By Maria Rochelle (@duraniemaria) – Guest Contributor
I watched the film “Unimaginable”, the feature-length film of the award-winning short film on same-sex domestic violence. It was well written by Cedric Thomas Smith out of Texas, and the cast of actors who portrayed the main characters gave an outstanding performance. Cedric wrote the script which I’ll call the bus, and the actors drove the bus. They delivered the creation of his film and brought it to life with lights, camera and action.
The leading characters in this feature-length film are: George Cisneros as Kirk, Carlos Camacho as Antonio and Maxine Greco as Cynthia (Antonio’s Mother).
Here’s the description of the film from “Unimaginable” Facebook page:
“How much does love have to hurt before it is not love?” is the question that plagues Antonio as the past demons of domestic violence resurface at the hands of his partner, Kirk. Antonio hides his physical and emotional pain from his all-knowing mother, Cynthia, who suffered such a tremendous amount of abuse at the hands of Antonio’s father that Antonio became a nurse to heal pain that he could not heal as a child. Antonio is jolted out of his denial by one of his patients, Michelle, who is also, a frequent victim of domestic violence. While Michelle does not consider herself a victim, but as simply part of a couple that “loves hard and fight hard”, a critical incident involving Michelle at the clinic forces Antonio to confront his own situation and reevaluate the “magic and tragic” of his life with Kirk before it is too late.”
Here are a few lines that really caught my attention:
Kirk “I buy him flowers because I love him.”
Cynthia “No, you buy him flowers because you beat the hell out of him.”
Another line from Cynthia:
“His love for you runs so deep. I know how that feels. Why else would we take the abuse? Love shouldn’t hurt like this.”
A line from Antonio:
“We can’t have the good without a little of the bad.”
I learned a few years ago that “hurting people hurt people.” You’ll see that in action in this film. It’s incredible and that you’ll be clutching your heart to stop it from pounding because you witness the characters’ flaws and feel the pain of the characters that are hurting. I’m familiar with the subject of domestic violence because of what I learned in training for work and spoke with victims as well. I know about it because it occurred in my family. So this movie touched on a few nerves of my own.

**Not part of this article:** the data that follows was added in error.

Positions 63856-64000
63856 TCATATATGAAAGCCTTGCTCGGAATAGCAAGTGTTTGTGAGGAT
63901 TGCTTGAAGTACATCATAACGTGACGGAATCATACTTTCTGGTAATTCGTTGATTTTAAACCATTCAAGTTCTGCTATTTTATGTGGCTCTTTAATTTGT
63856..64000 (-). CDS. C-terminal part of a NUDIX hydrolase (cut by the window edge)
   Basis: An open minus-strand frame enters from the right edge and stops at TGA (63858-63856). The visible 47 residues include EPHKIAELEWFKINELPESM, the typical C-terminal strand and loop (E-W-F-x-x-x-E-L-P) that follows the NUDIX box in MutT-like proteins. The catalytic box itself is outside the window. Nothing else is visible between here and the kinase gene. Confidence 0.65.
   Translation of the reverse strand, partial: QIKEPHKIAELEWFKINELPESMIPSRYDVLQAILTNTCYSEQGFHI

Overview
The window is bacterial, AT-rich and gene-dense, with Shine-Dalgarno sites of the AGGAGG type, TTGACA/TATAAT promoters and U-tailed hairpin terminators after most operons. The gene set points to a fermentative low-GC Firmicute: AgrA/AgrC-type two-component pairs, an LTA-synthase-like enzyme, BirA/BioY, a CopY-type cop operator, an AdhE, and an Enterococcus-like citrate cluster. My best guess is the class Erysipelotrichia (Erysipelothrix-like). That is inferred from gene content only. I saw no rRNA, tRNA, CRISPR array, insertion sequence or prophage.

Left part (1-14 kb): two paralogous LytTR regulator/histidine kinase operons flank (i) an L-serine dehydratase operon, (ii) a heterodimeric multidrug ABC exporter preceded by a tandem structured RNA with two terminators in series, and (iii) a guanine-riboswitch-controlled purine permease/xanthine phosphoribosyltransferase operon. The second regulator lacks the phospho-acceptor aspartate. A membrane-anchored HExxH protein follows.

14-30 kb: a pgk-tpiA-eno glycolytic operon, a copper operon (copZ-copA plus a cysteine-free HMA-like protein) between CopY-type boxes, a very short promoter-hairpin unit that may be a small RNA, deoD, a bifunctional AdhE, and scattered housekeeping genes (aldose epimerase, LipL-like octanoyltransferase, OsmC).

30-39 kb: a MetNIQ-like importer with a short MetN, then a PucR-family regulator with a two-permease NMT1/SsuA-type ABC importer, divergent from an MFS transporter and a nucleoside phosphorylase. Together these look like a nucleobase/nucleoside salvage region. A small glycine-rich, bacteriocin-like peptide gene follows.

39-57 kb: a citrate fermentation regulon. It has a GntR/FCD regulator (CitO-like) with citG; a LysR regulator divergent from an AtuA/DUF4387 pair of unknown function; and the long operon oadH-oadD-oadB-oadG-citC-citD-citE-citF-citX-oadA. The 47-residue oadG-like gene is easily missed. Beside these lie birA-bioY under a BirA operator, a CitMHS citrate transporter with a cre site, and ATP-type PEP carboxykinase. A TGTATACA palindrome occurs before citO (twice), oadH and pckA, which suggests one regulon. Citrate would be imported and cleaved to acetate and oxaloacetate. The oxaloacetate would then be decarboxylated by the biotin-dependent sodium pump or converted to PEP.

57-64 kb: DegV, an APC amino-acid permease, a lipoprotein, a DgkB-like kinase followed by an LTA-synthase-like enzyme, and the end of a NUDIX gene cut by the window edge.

The cinematography was true to life. This isn’t a film that has special effects and a bunch of Hollywood touches. It’s a film with heart and a story and a topic that isn’t always discussed in the media: same-sex domestic violence. It also enlightened me even more on the subject. The focus of the film is not just on same-sex domestic violence of course, but it also goes into the back story of the other characters as well.
As I watched the film, I felt like I was a part of it. In each scene, I felt like I was there. That’s filmmaking at its best and wonderful acting. I felt for the characters and I emphasize with them. I wanted to yell at the screen when the police officers in one scene were being discriminatory in their actions against Kirk and Antonio. That scene made me angry.
In another scene where George Cisneros, who portrays Kirk, is in the kitchen drinking wine and cooking, he shows his acting abilities with his powerful expressions. There’s subtext in his expressions. There are feelings being expressed without them being verbalized.
I did have a chance to ask a couple of questions with George on his role as Kirk:
Maria- I’m curious for you as an actor, how hard was it for you to play the abuser? I saw the short as well, and you were convincing.
George: Well, as an actor, I did my homework on the character and the script. …I prepared myself.
Maria: You definitely did. What was the hardest part about playing Kirk?
George: Conveying and showing vulnerability.
There is some humor in the film and you will see some love as well. It’s definitely a drama with heart. The full feature film is touring festivals at this time, so it’s not available for public viewing as of yet. However, the short is available to watch on Vimeo and the link is listed with the social links. The film has been nominated for several nominations at Bare Bones Film Festival in Muskogee, Oklahoma. It will be screened on April 22 at the festival. Recently it has been picked as an official selection of the Thessaloniki LGBTQ Film Festival in Greece which will be at the end of September. An incredible film which I’m not surprised to see it go international.
Here are social links for Cedric Thomas Smith-writer and director of film